Four weeks after what could have been a disaster, when overwrought students fought to get to a venue large enough to accommodate them all during an emergency student body meeting, a conference aimed at exploring the relationship between the higher education curriculum and the geographical and psycho-social place, is held and the masses have disappeared. Thandi Bombi Reports here.
The student body disseminated. While the strong and fit ran ahead to look for alternate exits the smaller ones pushed their way through the main entrance. Among the front runners was the Black Student Movement (BSM). All personal boundaries were forgotten, a hand in the face was just another’s struggle to push their way to the bigger venue to deal with issues with the system.
On 19 March 2015, an emergency student forum was held to take up issues that had started as a result of the #RhodesMustFall, #RhodesSoWhite campaign. For the first time in a long time, the student body was given a platform to speak and address issues they had with the University.
The system in question had booked a venue that was too small for the entire student body, it had started the meeting off by introducing the “two most important” parties in attendance, Rhodes University Vice-Chancellor Dr Sizwe Mabizela, and the Student Representative Council without regard to the students who had come out in their numbers for a united cause.
This system had forgotten what it was all about and now the students had to run to be first in line to remind them.
A month later, on 17 and 18 April 2015, a conference focusing on the issues within the current curriculum and possible changes that could be made to transform and create a more inclusive higher learning environment was held at Rhodes University and the number of eager students had reduced majorly.
While a large number of representatives from BSM and other concerned students attended and contributed to the discussions on transformation, the once promising number of students ready to fight for transformation at Rhodes University had fallen.
The student body meeting, which lasted over three hours had inspired a sense of hope in the students, “This is what we need,” said Honours student, Kay Mosiane, “For a long time we have had issues but we didn’t have the platform to express them, we need more of these meetings, we need a platform where we can communicate, if you are trying to bring about change and it does not work- tell us, if you have tried to help us with our problems and it’s a lengthy process- tell us. We need to communicate with one another about what is happening.”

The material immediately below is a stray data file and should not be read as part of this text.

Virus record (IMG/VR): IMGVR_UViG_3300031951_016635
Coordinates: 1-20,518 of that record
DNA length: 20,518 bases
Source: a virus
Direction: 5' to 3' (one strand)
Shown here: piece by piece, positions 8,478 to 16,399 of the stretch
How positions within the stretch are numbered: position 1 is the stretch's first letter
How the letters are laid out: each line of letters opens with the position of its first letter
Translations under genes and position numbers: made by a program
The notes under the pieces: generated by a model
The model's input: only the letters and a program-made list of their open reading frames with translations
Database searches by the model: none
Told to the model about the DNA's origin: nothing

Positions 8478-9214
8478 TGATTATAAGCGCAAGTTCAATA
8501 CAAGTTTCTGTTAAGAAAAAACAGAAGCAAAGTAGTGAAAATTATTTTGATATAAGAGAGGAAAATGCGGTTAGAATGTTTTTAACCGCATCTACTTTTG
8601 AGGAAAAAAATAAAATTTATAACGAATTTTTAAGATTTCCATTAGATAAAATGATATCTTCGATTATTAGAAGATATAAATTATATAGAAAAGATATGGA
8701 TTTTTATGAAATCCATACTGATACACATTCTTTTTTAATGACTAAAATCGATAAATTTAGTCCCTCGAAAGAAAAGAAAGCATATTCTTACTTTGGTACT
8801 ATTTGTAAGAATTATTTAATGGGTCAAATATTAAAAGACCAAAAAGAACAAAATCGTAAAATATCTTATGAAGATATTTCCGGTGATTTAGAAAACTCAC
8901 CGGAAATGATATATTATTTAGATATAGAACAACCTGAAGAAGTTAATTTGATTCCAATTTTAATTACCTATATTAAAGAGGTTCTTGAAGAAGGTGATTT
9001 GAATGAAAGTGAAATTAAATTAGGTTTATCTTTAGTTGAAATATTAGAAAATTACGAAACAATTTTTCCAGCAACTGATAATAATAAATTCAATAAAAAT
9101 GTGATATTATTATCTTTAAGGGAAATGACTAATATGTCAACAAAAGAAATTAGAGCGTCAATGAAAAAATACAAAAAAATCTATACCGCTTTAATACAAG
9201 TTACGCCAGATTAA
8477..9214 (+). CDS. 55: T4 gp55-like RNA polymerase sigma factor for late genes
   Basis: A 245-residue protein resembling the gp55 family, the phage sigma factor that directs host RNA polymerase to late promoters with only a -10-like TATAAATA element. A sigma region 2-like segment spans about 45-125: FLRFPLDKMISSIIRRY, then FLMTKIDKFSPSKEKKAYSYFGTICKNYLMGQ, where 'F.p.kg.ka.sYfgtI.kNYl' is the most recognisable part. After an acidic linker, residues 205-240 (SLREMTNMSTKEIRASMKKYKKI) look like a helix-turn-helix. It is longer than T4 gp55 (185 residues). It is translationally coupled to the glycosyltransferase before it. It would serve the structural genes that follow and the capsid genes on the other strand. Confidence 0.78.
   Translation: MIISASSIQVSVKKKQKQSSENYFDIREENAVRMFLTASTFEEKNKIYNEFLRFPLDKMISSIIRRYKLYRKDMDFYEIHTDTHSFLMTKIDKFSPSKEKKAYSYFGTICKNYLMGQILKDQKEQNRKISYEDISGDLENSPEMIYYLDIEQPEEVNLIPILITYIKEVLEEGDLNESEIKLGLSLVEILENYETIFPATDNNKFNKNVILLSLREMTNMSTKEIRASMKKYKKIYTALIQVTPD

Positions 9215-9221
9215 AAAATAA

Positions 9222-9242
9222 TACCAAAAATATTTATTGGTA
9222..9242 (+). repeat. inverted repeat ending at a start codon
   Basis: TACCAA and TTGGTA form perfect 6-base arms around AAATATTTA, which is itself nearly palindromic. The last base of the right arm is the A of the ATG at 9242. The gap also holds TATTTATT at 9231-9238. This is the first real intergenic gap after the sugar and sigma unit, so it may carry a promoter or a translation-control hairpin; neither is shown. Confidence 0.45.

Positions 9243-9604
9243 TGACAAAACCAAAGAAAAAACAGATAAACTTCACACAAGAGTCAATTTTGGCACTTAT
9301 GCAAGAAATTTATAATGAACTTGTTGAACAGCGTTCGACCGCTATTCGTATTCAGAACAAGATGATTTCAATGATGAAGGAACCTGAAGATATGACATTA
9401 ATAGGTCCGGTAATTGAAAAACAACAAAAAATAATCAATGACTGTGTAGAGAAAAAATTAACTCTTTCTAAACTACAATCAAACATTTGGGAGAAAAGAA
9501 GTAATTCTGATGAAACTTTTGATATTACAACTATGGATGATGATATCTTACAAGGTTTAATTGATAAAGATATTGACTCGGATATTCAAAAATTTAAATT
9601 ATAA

At the top of the list of issues raised in the student body meeting were the name change, the vacation accommodation fees and the social injustices that come with being black.The curriculum transformation conference aimed to be another platform to keep these discussions going.
“Rhodes University is going through turmoil with transformation,” said second year student Siseko Khumalo, “although this conference was planned before these transformation issues were raised, we are planning on using this as a platform to combat Rhodes Must Fall, Curriculum change and all other aspects of transformation.”
This however was not motivation enough to attract the masses. What had started over a month ago as an attempt at a confrontational revolution by a united student body had now fizzled out and left the front runners in the initial race to transformation still raising the difficult topics that needed to be consulted as a way forward.
It is without a doubt that curriculum transformation could be one of the major contributors to a diverse, inclusive and transformed Rhodes University, so the question is if most of the students are losing interest only a month in, who will be there to ensure that the transformation actually takes place and that the struggle for transformation still continues?